Saturday, December 01, 2007

What American accent do you have?
Your Result: The Midland

"You have a Midland accent" is just another way of saying "you don't have an accent." You probably are from the Midland (Pennsylvania, southern Ohio, southern Indiana, southern Illinois, and Missouri) but then for all we know you could be from Florida or Charleston or one of those big southern cities like Atlanta or Dallas. You have a good voice for TV and radio.

The South
The West
Philadelphia
Boston
The Northeast
The Inland North
North Central
What American accent do you have?
Quiz Created on GoToQuiz



Roberta X had this fun test on her blog recently.

I love where it speculates that I may be from Dallas (I'm not, though I live there now) and that I have "a good voice for tv and radio." Accent-wise, yeah, but everytime I hear recordings of my own voice, I keep envisioning Drew Barrymore with an I.V. heavy-flow drip (deluge) of espresso, for some reason. *Spaz mode* I sound really dorky.

[odd, unrelated: my prof in German class was a Wiesbaden native, and she said I spoke German with the cutest French accent. Go figure.]

Anyway, they could have narrowed the respondents down to Texas alone if they'd had a "fixin'ta" question. Here, one who is about to go to the store might say "Do you need me to pick up something fer ya, 'cause I'm fixin'ta (fixing to) go to the store."

I think I'm right, right? That is a Texas-ism, innit? Do any of y'all from forn parts say "fixing to?"

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If that guy's name is FavRe, they why oh why do people pronounce it "faRve?" Gack!

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Where's that drive-by comment-lobbing rabbit been lately? And I want him to write me about his West Memphis exploits - I lived there for 7 years...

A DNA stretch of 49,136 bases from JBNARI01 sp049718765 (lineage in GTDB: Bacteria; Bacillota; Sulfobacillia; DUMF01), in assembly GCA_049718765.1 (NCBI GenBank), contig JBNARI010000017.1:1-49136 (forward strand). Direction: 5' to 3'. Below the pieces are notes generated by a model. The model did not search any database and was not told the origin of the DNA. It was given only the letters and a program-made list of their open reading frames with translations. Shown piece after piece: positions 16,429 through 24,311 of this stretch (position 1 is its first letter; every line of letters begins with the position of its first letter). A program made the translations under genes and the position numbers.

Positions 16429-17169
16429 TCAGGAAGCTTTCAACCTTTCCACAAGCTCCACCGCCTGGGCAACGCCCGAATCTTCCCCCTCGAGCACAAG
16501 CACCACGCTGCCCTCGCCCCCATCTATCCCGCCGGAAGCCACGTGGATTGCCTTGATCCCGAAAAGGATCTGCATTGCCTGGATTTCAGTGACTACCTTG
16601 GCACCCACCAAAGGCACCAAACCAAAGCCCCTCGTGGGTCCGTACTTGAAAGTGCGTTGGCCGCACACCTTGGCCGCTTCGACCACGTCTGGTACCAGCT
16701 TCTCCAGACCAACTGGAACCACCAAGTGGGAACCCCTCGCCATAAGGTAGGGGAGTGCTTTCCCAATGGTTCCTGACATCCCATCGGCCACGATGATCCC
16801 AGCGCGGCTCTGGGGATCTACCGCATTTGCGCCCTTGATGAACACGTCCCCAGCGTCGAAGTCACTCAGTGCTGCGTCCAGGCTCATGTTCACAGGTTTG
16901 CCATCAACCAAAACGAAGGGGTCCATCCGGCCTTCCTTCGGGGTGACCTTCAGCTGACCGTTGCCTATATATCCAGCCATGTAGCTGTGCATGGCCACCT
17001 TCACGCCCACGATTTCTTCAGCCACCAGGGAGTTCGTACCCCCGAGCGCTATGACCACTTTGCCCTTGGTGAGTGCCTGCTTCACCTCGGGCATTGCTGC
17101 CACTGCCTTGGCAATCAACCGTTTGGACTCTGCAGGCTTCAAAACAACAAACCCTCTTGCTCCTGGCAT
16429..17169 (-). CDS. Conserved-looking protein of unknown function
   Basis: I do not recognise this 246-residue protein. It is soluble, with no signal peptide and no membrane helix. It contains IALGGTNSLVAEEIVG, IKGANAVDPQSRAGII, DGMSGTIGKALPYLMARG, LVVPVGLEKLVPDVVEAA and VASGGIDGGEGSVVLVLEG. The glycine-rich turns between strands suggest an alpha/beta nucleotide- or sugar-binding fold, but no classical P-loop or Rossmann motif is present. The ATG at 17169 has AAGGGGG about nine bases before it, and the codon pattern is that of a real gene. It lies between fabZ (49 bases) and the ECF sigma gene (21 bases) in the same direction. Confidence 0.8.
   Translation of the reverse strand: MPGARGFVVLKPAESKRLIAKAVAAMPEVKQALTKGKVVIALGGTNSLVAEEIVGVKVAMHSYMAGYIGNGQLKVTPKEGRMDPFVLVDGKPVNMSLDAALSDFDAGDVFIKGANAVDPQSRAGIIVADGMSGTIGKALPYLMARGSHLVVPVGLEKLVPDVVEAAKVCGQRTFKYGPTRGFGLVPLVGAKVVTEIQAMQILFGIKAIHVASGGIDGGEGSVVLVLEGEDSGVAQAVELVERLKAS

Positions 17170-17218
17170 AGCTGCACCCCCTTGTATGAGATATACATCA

16 comments:

Anonymous said...

What the heck is Favre? Is he forn? I got The Midland, weird cause I'm so much more redneck than you, I wanted it to say The South. A

Rabbit said...

I'm around, Phlegmmy. I've just been overwhelmed at work and when I come home, I've been folding up in the bed watching House reruns and such...and the History Channel, of course.

Oddly, I had a notion you sounded like Drew on caffeine. That's not a bad thing. I joke with some of my clients that they pay big money to speak with a native-English speaker, then apologise, since I was raised in East Texas and hence 'english' isn't really my first language. Yes, I say "fixin' to", among other colorful colloquialisms. Mimic that I am, I was on an international conference call earlier in the week and got to slide into my Glaswegian burr, which was fun for all. I've had the 'radio voice' comment too. Of course, the family owned a radio station when I was a kid, and I worked at my college radio station. When I found out there's no money in it (Russ Martin notwithstanding), it was quickly dropped as a potential career option, however. I also have a face made for radio.

I'll see what I can do about putting together a brief note on my life in Arkansas. I've got a lot to try to get done this weekend, so don't expect it anytime soon, though. I do ned to get to the range for therapy, though.

Regards,
Rabbit.

Christina said...

I've done that quiz twice, and another like it once, and it always comes up that I have a north eastern accent...

Say WHAT?

I've never lived in the north east of the US in my entire life.

Maybe that's what comes of having a father raised in Hawaii and a German native for a mother...
At least I don't have a GERMAN accent when I speak 'merican!

Lin said...

The West. . made sense since I was raised on the West Coast (northern cold part).

But when I moved up here from living down near the MO/Arkansas border for 9 years everyone asked what part of the south I was from.

Huh? I had an accent? So I would respond. . "I don't know what y'all are talkin about!"

That's gone now after almost 10 years up here, now I just sound like I've lived in 7 states, all very far apart, which I have.

Myron said...

And it tells me:

"That's a Southern accent you've got there. You may love it, you may hate it, you may swear you don't have it, but whatever the case, we can hear it."